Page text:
For example, the English FA Premier League – the world’s most popular and most financially successful football league – have recently sold their live rights to their matches for the seasons 2013-2016 for a record sum of £ 3.018 billion. The sale of additional rights packages, comprising overseas rights, highlights and mobile phone and internet rights, is expected to increase this amount to a staggering sum of £ 5 billion! Again, the lion’s share of these rights has been sold to the satellite broadcaster, BSkyB, which will show these matches as part of its Sky Sports package on a subscription basis. BSkyB is owned by the Australian media magnate Rupert Murdoch, through his group News International, who, incidentally, considers “sports as a battering ram and a lead offering” in all his pay television operations around the world (address given by him at the AGM of News Corporation on 15 October 1996 in Adelaide, Australia).
In fact, hardly a day passes without an announcement of some major sports broadcasting deal having been concluded. And now a new player, challenging Sky’s dominant position, has come onto the swinging sports TV rights’ scene: BT Sports – a division of British Telecom – which only entered this lucrative market with its BT Sports Channels on 1 August 2013. They have announced on 9 November 2013 an exclusive three-year deal from 2015 to broadcast live in the UK all the 350 matches in the European Champions League and the Europa League for a record sum of £ 897 million! As a result of this deal, the value of these rights has doubled! Of course, this will mean more money to the football clubs participating in these leagues, and fans have called for a share of this windfall, in the form, for example, of lower ticket prices for matches. Although UEFA and the participating clubs will welcome this increase in TV revenue, viewers and sponsors will be concerned that, for the first time in 2015 and onwards, live Champions League matches will no longer be shown on terrestrial TV! However, BT Sports have said that from 2015 some games, including the finals of the Champions and Europa Leagues, will be shown on “free to air” television.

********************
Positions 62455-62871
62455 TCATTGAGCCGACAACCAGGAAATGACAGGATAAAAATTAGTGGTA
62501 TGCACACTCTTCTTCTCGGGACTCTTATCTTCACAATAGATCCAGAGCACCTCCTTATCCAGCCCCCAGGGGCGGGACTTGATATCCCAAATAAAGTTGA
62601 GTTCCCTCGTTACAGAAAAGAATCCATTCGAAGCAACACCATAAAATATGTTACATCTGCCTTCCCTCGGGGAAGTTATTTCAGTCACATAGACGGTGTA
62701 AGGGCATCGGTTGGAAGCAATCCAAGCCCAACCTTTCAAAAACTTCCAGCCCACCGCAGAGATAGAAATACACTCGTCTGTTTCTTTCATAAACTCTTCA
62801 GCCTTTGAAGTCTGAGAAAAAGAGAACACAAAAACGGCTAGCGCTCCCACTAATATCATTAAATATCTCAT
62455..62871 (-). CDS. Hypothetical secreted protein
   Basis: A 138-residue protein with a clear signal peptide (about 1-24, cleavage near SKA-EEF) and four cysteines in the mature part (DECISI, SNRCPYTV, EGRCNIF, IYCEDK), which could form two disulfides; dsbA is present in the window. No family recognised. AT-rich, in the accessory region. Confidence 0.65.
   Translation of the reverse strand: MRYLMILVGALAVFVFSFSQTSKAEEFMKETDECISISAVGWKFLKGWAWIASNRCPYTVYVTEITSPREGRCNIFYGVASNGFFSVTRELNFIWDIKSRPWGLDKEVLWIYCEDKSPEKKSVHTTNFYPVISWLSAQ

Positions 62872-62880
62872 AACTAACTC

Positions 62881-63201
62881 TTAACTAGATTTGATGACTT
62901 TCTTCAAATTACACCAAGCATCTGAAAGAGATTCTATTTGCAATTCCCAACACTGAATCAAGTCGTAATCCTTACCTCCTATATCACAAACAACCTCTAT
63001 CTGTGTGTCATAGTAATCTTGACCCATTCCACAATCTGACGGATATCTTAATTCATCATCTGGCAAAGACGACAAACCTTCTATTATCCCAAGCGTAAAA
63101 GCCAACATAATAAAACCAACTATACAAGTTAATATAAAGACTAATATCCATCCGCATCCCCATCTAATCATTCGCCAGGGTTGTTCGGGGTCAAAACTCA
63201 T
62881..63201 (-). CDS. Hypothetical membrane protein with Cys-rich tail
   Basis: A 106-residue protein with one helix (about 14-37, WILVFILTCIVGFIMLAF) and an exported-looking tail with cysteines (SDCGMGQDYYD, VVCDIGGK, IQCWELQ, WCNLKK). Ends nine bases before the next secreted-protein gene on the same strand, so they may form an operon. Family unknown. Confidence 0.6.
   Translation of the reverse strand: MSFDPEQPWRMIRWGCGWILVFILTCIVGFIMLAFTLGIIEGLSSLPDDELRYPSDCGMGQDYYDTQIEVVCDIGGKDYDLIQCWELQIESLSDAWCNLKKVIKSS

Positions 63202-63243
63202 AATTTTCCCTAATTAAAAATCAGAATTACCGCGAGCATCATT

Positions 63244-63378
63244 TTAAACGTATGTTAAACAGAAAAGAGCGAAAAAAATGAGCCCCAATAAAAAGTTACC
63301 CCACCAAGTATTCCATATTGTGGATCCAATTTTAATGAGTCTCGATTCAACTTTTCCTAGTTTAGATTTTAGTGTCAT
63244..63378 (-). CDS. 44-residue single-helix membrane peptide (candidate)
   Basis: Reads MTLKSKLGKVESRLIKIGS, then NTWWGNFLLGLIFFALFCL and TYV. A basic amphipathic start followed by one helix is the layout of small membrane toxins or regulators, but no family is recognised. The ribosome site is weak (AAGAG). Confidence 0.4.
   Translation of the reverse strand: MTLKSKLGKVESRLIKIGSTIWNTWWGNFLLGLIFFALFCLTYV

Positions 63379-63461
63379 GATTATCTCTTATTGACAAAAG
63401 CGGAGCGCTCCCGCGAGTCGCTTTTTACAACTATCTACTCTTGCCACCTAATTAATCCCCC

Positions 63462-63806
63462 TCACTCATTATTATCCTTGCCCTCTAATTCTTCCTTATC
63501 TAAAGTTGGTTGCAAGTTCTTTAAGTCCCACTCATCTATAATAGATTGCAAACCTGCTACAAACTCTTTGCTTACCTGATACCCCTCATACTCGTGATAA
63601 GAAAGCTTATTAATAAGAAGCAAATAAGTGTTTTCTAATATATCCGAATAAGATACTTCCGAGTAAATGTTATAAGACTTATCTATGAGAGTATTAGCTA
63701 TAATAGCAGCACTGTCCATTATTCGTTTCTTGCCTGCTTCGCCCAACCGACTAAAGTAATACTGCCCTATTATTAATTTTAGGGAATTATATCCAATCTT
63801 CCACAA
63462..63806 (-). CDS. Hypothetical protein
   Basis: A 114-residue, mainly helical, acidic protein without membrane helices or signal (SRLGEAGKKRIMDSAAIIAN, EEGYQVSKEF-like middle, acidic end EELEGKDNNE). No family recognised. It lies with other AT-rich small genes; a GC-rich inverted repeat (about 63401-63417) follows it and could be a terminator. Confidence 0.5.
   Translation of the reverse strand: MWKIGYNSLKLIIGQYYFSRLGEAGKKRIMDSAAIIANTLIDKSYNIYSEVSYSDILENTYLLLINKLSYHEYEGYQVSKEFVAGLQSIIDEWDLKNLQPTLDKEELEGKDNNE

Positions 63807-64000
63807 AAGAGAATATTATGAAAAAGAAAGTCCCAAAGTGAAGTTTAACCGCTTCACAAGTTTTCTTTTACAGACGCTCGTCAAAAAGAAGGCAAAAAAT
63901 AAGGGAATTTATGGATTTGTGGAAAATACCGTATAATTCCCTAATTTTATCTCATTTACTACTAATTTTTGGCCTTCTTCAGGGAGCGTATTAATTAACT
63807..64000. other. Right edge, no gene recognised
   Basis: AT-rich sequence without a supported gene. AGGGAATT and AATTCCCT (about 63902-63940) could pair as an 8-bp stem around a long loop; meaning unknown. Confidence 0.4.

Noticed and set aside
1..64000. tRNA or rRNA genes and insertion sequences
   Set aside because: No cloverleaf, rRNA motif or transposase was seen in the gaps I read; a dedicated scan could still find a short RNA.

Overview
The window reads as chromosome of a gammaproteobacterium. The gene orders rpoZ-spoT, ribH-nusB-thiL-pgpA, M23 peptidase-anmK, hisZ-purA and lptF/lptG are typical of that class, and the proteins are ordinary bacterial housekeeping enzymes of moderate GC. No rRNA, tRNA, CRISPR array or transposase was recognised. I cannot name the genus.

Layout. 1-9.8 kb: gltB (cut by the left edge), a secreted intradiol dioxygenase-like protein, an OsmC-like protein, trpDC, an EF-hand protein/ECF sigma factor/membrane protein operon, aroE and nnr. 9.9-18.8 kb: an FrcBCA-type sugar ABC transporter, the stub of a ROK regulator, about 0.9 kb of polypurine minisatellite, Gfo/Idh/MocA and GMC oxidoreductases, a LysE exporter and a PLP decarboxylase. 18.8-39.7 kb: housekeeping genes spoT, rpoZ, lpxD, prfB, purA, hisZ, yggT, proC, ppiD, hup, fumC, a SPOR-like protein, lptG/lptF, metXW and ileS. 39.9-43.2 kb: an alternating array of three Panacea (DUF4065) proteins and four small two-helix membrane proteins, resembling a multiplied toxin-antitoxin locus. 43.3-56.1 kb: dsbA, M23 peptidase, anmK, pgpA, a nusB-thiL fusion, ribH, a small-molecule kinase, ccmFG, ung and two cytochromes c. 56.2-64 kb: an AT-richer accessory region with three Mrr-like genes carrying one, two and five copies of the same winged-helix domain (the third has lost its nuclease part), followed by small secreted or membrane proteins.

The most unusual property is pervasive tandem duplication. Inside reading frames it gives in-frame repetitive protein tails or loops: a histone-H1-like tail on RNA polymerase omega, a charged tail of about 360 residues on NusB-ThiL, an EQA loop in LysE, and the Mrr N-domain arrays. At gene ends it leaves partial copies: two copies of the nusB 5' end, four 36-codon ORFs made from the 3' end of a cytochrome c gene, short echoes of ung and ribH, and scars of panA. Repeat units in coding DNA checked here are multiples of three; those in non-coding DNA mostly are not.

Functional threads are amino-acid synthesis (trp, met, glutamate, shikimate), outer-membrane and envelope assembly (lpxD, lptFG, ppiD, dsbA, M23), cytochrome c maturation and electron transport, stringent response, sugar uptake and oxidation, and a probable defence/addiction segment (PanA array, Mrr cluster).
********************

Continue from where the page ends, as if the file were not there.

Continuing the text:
This is bad news for ITV, who have already lost the FA Cup TV rights and will hope to retain their highlights rights to the Champions and Europa Leagues! Once again, the landscape for sports TV rights is changing dramatically and who knows what other developments in sports broadcasting the future will bring!
One other sports TV rights’ development should be mentioned: as not unexpected, FIFA and UEFA finally lost their appeals in the Third Chamber of the European Court of Justice on 18 July 2013 against the UK and Belgian Governments’ listings of the whole of the FIFA World Cup and the UEFA Euro Championships as “free to air” events pursuant to the EU “Television Without Frontiers” directive.
In this issue, on the sports legal side we feature, amongst others, articles on the Rihanna sports image rights case in the United Kingdom; sports justice in the United Arab Emirates; the fallout from the Lance Armstrong doping affair; and the activities of the International Centre for Sport Security, which is based in Qatar but operates worldwide.
On the sports tax side, we include contributions on the taxation of foreign professional team sports persons in Mexico, South Africa and Hungary; and an interesting Belgian case note on the taxation of a professional cyclist who emigrated from The Netherlands to Belgium.
Finally, as always, we would welcome and value your contributions in the form of articles and topical case notes and commentaries for our journal and also for posting on the GSLTR dedicated website at www.gsltr.com.
So, now read on and enjoy the December 2013 edition of GSLTR wishing all our readers the compliments of the season and all the best in 2014!
Dr. Rijkele Betten (Managing Editor)
Prof. Dr. Ian S. Blackshaw (Consulting Editor)